Land-reef impacts depend not only on land-use and land-cover change, but on geophysical factors like slope and elevation, lithology, climate, and ocean resuspension, the influences of which vary by region (Gallo et al., 2015). It is therefore necessary to acknowledge the geographic distribution of existing ridge-to-reef studies in order to identify the specific ecosystems and processes they represent. Figure 1 displays the regions covered by current ridge-to-reef literature. This map highlights research explicitly linking land use and coral health, and therefore excludes research that focuses solely on land-based processes (e.g., sediment budgets in high island states), or on coral response to ambient or unsourced contaminants.
Figure 1. A map of current ridge-to-reef studies delineated by primary land-reef vector: surface flow or groundwater discharge. References for mapped studies can be found in Supplementary Material.
Several focus regions in the current literature include Australia and certain Caribbean islands (Puerto Rico, St. Croix, Saint Lucia), with increasing research emerging in Hawai‘i and Fiji (e.g., Brown et al., 2017; Delevaux et al., 2018a,b,c). Areas that seldom appear in ridge-to-reef literature include East Africa (with some exceptions in Kenya and Madagascar, e.g., McClanahan and Obura, 1997; Maina et al., 2012), several countries in Asia, and many small islands across the Indo-Pacific, perhaps due to low technical resources (Rude et al., 2016; Brown et al., 2017). As noted, land-sea connectivity is particularly strong on high volcanic islands, and therefore expanding research in island communities is particularly important. Numerous island communities in Hawai‘i, Fiji, Palau, and the Solomon Islands have exercised customary “ridge-to-reef” tenure systems for centuries (Clarke and Jupiter, 2010; Winter et al., 2018), and local experts in these systems offer valuable contributions and perspectives to island research.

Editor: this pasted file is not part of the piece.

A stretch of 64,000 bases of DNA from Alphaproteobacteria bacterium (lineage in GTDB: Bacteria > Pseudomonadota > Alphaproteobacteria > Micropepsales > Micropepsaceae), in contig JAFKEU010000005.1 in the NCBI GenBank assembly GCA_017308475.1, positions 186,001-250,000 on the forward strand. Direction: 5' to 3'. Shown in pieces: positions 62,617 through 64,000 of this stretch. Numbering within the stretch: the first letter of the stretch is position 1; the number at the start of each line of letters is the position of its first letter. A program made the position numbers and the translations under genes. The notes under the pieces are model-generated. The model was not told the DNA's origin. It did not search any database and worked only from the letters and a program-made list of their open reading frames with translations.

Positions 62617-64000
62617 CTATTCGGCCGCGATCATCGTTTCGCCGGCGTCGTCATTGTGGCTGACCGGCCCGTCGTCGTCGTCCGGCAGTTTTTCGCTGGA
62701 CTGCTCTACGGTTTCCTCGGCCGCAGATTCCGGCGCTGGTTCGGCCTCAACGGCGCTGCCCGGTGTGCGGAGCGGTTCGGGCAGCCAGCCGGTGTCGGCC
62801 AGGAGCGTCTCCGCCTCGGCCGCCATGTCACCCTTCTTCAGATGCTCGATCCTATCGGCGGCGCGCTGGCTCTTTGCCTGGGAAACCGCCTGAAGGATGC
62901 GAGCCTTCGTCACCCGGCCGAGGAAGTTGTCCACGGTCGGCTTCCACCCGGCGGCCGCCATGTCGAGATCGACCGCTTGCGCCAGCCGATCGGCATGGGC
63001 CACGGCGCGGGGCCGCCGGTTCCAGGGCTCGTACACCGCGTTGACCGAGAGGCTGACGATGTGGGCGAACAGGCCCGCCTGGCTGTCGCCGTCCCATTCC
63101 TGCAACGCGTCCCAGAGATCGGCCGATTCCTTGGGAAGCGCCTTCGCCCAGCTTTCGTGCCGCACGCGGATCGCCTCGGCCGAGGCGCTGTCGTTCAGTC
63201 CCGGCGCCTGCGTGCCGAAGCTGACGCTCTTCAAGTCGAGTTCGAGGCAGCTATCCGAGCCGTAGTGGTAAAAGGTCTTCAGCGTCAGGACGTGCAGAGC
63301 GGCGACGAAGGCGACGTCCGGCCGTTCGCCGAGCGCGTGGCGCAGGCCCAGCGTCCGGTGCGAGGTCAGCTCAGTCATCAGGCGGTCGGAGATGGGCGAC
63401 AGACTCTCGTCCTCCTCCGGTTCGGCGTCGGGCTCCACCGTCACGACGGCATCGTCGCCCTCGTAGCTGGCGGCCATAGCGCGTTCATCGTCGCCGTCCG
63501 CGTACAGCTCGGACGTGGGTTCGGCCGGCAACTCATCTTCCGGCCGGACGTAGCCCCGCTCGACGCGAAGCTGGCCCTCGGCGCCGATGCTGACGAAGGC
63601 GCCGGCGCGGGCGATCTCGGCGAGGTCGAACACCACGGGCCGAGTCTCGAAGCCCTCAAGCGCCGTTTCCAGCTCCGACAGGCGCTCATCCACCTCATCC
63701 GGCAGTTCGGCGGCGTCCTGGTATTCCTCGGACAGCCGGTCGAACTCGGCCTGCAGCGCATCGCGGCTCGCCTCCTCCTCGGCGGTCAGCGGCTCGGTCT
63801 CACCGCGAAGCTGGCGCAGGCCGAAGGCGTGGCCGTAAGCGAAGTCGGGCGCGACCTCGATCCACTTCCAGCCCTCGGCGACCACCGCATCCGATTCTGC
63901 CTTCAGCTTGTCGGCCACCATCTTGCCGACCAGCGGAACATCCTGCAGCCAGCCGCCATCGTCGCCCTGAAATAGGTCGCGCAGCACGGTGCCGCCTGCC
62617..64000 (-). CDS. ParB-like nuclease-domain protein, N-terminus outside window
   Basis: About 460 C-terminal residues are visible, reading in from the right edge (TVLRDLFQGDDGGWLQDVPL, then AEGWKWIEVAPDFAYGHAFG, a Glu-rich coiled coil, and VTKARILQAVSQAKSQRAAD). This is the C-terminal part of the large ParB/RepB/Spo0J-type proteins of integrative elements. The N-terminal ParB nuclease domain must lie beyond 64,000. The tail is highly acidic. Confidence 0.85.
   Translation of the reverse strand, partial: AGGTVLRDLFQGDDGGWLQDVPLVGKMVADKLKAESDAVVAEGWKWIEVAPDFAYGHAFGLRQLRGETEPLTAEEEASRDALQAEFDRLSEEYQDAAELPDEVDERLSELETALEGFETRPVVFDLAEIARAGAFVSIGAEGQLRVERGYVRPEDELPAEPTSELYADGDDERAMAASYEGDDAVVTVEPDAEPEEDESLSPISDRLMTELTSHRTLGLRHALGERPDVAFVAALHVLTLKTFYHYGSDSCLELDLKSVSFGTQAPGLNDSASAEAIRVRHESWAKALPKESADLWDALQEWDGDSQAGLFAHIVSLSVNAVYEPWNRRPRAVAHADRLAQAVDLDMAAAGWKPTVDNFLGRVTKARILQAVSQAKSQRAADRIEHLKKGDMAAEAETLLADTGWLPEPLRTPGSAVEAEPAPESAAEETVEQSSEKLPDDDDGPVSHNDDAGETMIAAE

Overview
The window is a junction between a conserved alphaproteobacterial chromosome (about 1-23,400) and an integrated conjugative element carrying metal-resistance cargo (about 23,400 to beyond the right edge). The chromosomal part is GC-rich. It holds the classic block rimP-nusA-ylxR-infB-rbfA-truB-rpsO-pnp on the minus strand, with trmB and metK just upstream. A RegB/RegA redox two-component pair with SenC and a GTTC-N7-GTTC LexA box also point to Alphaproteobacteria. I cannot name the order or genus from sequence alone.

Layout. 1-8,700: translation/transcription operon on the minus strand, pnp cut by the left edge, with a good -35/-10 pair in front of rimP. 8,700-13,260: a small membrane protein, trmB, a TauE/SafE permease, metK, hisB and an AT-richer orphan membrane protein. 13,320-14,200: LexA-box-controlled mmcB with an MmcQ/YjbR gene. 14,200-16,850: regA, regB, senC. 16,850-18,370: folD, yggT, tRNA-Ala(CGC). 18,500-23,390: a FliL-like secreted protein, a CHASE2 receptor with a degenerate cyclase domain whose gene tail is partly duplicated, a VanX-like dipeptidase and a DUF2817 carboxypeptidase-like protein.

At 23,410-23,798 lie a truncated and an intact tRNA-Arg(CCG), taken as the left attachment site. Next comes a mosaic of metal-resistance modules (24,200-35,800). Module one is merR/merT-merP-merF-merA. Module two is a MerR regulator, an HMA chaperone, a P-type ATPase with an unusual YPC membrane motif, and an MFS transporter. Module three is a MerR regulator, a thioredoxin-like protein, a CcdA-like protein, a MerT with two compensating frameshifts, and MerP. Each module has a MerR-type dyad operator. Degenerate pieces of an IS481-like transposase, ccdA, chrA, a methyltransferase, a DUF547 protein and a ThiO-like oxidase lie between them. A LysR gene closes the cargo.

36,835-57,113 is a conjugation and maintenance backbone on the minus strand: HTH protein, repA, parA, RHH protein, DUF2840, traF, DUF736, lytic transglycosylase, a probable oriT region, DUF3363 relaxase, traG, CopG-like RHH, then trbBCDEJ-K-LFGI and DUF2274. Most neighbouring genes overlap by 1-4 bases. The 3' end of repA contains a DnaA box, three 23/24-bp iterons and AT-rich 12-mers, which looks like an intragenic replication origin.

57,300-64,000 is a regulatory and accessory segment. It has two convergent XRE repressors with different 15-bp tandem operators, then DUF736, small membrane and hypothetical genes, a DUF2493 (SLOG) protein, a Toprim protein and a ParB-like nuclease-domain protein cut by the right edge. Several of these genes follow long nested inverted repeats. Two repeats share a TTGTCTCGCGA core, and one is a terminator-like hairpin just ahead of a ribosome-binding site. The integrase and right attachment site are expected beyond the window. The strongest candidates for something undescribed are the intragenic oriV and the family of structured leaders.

The majority of studies address surface water (overland runoff and sedimentation) as the primary land-reef vector and comparatively few researchers have explored groundwater discharge, despite its importance to reefs worldwide (Paytan et al., 2006; Sawyer et al., 2016; Prouty et al., 2017; Haßler et al., 2019; Shuler et al., 2019). Existing study regions are primarily are watersheds, evaluated at either catchment or watershed scales. Additional research is needed to examine land-use impacts via “aquifer sheds,” or recharge areas, and the relative impact of land use, climate, and oceanographic variables at multiple spatial and temporal scales.